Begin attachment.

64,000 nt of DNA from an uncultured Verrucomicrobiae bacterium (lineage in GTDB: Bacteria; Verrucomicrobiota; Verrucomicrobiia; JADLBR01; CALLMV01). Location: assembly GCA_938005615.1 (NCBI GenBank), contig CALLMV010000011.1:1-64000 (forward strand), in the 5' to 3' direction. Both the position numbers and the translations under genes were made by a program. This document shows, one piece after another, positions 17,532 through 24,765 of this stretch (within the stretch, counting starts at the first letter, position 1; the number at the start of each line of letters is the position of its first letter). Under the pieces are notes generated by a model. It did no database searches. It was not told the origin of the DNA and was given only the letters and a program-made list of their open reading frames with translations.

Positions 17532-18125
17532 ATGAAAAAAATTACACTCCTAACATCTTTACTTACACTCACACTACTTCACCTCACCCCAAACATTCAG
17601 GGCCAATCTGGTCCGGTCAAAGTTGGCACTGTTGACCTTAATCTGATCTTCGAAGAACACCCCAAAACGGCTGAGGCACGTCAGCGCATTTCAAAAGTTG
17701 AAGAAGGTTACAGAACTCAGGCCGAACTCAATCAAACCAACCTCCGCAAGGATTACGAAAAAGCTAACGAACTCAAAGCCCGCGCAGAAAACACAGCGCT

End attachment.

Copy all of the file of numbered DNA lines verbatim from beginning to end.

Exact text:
64,000 nt of DNA from an uncultured Verrucomicrobiae bacterium (lineage in GTDB: Bacteria; Verrucomicrobiota; Verrucomicrobiia; JADLBR01; CALLMV01). Location: assembly GCA_938005615.1 (NCBI GenBank), contig CALLMV010000011.1:1-64000 (forward strand), in the 5' to 3' direction. Both the position numbers and the translations under genes were made by a program. This document shows, one piece after another, positions 17,532 through 24,765 of this stretch (within the stretch, counting starts at the first letter, position 1; the number at the start of each line of letters is the position of its first letter). Under the pieces are notes generated by a model. It did no database searches. It was not told the origin of the DNA and was given only the letters and a program-made list of their open reading frames with translations.

Positions 17532-18125
17532 ATGAAAAAAATTACACTCCTAACATCTTTACTTACACTCACACTACTTCACCTCACCCCAAACATTCAG
17601 GGCCAATCTGGTCCGGTCAAAGTTGGCACTGTTGACCTTAATCTGATCTTCGAAGAACACCCCAAAACGGCTGAGGCACGTCAGCGCATTTCAAAAGTTG
17701 AAGAAGGTTACAGAACTCAGGCCGAACTCAATCAAACCAACCTCCGCAAGGATTACGAAAAAGCTAACGAACTCAAAGCCCGCGCAGAAAACACAGCGCT